As we bumped across the tracks and onto the road that led into town, Augusta rolled up the windows. It was one of those days when my grandmother would have said it was hot enough to hatch lizards. Sweat popped out all over me, and for a moment I was furious, even though I remembered her doing it when we had all visited the summer before. But I noticed that she sped up at the same time, making a sort of dash for the house, where we could get out, and it was only a couple of blocks. If anything could make summer in southern Illinois seem cool, leaving the car after a ride with Augusta would do it.
I turned the knob of Augusta’s front door—she never locked it—and let in a long shaft of summer glare, invading the dimness of the hallway and the front stairs. She was right about her house; it wasn’t bad at all. The long louvered shutters were closed, and the windows were open, so that air but not light could filter through. The inside was high and dark and quiet; I might have been underwater.
“There’s a good deal of gardening to do,” Augusta was saying. “I’ve been meaning to pull out the cabbages, the white flies have ruined them. Somebody has to mow the lawn before it gets too high to cut. Do you want to go to a ball game or not?”
“I don’t think so.” Augusta had a passion for baseball which still hadn’t struck me as odd.
“Well, they’re no good this year, anyway. You can have the other front room, the one across from mine, okay? Do you want something to drink?”
“I’m dying for a beer.” She moved abruptly toward the kitchen as if she didn’t know that I was there yet. All at once I felt just the way I had at home: alone. I stood in the dim hallway and contemplated a print of the St. Louis Exposition of 1904 which I had looked at a thousand times and never liked. Why had I let myself get roped into this? There was nothing, absolutely nothing, to do in New Franklin, no one I knew except Augusta, no one around but a bunch of hicks . . .
“Iced tea?” she called from the kitchen.
“Sure.” I made an effort to raise my voice and thought, I’m standing here like an idiot waiting for someone to tell me what to do. But it was still a second before I could get myself moving to join her.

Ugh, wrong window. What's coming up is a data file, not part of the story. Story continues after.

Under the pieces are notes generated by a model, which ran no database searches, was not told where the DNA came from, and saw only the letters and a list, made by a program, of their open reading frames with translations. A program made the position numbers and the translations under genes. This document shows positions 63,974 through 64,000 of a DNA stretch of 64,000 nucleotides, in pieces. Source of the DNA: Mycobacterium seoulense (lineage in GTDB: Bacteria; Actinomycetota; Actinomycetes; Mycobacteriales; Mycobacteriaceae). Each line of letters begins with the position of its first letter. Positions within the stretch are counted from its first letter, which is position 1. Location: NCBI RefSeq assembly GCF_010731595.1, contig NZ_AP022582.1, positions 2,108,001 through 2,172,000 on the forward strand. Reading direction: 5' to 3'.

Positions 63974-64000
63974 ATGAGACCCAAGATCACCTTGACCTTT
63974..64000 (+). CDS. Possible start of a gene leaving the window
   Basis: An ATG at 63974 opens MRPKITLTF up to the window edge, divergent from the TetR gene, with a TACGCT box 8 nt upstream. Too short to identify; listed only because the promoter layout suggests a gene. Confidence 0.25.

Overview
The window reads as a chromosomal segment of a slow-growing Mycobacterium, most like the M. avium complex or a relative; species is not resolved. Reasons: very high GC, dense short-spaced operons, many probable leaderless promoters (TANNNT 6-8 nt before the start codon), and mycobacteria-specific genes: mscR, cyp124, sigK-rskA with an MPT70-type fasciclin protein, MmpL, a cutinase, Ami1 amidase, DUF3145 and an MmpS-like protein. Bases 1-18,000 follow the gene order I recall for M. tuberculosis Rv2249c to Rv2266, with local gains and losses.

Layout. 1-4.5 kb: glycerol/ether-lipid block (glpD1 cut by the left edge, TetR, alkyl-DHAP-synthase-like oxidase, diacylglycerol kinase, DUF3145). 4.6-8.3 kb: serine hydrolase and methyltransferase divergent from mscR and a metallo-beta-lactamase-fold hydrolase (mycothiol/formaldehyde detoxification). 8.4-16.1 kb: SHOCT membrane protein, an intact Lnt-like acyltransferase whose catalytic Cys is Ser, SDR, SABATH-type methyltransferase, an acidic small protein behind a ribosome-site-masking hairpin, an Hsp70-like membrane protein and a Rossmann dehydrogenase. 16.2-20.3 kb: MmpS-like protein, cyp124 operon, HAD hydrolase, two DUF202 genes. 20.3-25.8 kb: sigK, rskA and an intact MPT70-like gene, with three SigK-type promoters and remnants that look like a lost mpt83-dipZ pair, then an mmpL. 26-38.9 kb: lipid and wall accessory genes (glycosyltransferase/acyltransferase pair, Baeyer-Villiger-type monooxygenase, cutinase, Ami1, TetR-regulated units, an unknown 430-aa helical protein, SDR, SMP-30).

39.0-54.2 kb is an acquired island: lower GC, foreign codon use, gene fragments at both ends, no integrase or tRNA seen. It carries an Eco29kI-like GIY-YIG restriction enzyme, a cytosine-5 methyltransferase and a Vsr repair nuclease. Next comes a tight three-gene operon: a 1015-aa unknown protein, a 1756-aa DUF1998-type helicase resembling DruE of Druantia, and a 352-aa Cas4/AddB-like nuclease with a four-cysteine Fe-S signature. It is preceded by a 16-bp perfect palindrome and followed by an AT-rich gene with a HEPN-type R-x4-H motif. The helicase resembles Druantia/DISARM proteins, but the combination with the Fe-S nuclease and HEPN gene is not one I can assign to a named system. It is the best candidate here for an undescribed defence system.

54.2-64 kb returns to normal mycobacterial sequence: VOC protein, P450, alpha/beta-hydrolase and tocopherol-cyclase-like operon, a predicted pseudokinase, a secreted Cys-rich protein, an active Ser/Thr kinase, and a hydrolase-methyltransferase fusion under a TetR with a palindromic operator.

The kitchen was brighter than the front of the house; the shades were not fully drawn. I noticed that the old wallpaper had finally been replaced, and wondered—my mother’s daughter—how she could afford it. Augusta handed me a glass of iced tea. For a second we didn’t know what to do with ourselves; then we sat down at the kitchen table. I kept coaching myself: Make an effort.
“What else did my mother tell you?”
“Oh—lots. I don’t think she wanted me to pass it on, she just needed to get some things off her chest.”
“Did she make you invite me down?”
Augusta looked tired. “As a matter of fact, no. I thought of it first, all by myself. I hope you don’t die of boredom—anyway, you can always go home.” I knew she didn’t mean to sound so severe, but that didn’t keep me from feeling shrivelled up inside. Suddenly I realized that she had been saying hospitable things about what she and I might do most of the way back from the station and I had hardly uttered a word.
“I’ll be fine, I really will. I’m just in a bad mood. I’ll get over it. It was really . . . “ As she leaned her chin on her hand and gave me a slow smile I ran down, helpless.
“Nice of you to come,” she said. “Don’t worry about what your mother told me. Let’s go shopping. There’s not a thing in this house to eat.”
I never failed to be amazed that Augusta could leave the keys in the Buick without a second thought when she went into a store. Once I mentioned it to her, and she said impatiently, “That’s where they belong,” but her impatience didn’t seem to be with me—rather with the world beyond New Franklin, where things did not fit to her liking. Everyone in town knew Augusta and the Buick, if only by sight and reputation, and any fool who might have tried to steal it wouldn’t have had a chance.